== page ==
How 3d Game Programming can Benefit the TeraGrid
Kris Stewart, Computer
Science Department, San Diego State University
Several in high performance computing acknowledge that we are “indebted to the gamers" for pushing the envelope on processor speed, graphics resolution and rendering capabilities of the PC hardware that the HPC community uses to build systems. This talk presents the upper division, university curriculum that has been developed over three years of teaching a topics class that engages our current "raised digital" undergraduates to demonstrate their creativity through programming a game that can be used in alternate situations. This has been deployed in a high school physics course to demonstrate "Projectile Motion under Magnetic Force" and we propose that a game can be effectively used to promote HPC and the TeraGrid.
At San Diego State University, a grant for “Engaging People in Cyberinfrastructure (EPIC)”  from the National Science Foundation, supported development of projects to explore how the commercial Game Engines might be used to support Science Education. Our effort resulted in a collaboration with the Visualization Services group at the San Diego Supercomputer Center (SDSC), led by Steve Cutchin, convincing us that the Torque Game Engine (TGE)  would be an appropriate cross-platform game development technology. The pricing from the maker, GarageGames of Eugene OR, was also attractive, initially $100 / seat for a license, access to full source code and membership in a vibrant user community that had been growing since 2000. The project is hosted on the SDSC Game Grid , where you can download the high school game called “The Physics Game”, as well as SDSC’s Science Exploratorium, the Astronomy Module flying in space, Stonehenge as it looks today, Stonehenge reconstructed, Stonehenge at night and an Exploration to Antarctica,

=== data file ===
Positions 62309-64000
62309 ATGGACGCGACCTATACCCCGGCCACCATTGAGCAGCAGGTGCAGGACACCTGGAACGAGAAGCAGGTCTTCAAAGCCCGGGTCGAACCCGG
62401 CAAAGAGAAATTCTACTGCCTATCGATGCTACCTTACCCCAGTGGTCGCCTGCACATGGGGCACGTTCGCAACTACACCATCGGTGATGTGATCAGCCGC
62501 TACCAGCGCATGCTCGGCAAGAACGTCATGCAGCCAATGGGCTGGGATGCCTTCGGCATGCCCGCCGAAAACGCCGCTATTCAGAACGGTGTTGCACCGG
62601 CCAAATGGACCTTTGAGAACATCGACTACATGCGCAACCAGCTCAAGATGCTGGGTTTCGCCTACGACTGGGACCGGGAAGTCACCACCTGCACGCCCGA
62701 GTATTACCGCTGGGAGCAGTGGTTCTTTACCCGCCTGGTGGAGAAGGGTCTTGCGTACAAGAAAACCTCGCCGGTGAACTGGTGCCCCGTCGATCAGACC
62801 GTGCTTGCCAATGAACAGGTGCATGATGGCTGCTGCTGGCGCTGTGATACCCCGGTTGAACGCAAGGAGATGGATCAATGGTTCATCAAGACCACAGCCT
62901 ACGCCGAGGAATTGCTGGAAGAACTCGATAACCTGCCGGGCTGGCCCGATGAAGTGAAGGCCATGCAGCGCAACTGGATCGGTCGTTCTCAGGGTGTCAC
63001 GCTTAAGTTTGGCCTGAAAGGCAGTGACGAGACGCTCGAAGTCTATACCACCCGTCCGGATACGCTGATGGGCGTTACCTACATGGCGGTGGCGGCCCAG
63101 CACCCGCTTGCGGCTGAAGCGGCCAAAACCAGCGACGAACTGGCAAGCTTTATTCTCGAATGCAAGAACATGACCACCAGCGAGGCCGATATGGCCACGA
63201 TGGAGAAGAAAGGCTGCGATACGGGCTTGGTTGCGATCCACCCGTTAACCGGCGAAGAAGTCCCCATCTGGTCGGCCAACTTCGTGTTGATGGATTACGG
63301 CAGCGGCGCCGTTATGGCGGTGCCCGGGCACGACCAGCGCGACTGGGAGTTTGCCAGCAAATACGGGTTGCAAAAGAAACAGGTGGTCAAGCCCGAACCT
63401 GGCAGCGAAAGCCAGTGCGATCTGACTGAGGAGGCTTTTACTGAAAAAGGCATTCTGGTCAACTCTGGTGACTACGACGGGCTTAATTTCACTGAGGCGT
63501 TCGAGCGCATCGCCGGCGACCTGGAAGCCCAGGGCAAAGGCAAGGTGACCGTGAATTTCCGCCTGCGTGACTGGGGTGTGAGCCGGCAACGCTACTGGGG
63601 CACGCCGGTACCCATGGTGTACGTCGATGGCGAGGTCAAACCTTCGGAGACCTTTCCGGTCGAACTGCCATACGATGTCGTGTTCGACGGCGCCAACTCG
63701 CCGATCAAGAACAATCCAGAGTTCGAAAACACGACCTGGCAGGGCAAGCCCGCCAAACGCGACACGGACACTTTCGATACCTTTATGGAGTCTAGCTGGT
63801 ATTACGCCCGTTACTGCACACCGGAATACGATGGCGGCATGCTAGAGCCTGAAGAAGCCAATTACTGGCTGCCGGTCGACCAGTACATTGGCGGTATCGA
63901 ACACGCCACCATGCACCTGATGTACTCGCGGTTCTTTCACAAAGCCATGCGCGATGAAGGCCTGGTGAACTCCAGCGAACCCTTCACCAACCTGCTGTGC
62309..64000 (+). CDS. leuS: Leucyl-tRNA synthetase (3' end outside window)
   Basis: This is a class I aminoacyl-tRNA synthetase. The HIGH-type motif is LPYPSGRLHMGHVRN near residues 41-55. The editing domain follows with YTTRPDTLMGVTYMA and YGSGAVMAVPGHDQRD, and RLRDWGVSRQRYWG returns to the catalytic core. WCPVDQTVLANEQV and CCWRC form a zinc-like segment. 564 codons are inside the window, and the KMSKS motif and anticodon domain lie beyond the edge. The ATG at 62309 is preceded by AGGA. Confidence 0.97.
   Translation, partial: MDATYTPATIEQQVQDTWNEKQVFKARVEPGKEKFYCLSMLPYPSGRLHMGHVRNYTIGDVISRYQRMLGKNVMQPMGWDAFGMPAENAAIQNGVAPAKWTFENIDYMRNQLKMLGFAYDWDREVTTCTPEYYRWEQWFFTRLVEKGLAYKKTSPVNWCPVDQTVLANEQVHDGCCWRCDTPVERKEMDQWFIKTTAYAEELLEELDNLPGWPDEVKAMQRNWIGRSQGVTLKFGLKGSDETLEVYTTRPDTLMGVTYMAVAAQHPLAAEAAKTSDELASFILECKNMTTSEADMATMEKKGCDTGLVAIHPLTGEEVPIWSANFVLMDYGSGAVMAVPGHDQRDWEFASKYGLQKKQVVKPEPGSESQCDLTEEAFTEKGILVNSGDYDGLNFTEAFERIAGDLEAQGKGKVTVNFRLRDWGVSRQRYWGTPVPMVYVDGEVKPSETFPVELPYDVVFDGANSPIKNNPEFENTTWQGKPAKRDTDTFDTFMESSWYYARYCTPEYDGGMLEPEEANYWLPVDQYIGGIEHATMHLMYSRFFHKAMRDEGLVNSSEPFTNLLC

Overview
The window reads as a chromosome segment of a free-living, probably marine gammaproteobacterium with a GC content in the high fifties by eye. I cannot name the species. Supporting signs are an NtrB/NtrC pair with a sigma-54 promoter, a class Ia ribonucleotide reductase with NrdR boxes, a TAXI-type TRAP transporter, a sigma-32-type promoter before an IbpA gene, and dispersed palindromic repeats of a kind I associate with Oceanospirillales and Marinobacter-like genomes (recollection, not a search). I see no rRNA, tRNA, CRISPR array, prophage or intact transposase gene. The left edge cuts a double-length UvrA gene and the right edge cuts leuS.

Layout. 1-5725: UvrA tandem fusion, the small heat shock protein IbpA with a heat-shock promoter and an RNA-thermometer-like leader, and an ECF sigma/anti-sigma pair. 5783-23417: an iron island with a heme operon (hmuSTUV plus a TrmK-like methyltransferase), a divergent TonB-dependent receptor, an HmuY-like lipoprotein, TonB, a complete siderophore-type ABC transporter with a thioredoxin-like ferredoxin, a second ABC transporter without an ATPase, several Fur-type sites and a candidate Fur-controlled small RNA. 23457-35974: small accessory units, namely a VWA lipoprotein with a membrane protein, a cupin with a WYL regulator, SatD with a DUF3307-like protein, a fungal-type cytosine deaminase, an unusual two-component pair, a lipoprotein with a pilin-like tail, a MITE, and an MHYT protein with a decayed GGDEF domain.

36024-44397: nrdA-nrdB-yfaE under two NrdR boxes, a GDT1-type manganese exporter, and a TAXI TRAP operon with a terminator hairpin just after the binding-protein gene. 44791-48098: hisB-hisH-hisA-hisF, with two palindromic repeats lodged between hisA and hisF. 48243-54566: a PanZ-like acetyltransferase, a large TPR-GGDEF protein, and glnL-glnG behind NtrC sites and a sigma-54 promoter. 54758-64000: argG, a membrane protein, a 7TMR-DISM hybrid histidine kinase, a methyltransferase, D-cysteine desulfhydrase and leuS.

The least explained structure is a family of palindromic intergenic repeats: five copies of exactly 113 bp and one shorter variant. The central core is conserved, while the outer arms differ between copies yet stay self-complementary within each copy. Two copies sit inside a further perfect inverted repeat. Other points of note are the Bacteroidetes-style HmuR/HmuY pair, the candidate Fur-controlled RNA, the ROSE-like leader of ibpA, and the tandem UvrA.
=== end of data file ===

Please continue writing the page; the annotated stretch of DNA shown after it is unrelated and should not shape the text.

EPIC funding provided the
opportunity to collaborate with two high school science teachers at
Meetings with the Mr. Hal
Cox of Hoover High, our student game-programmers and the author resulted in a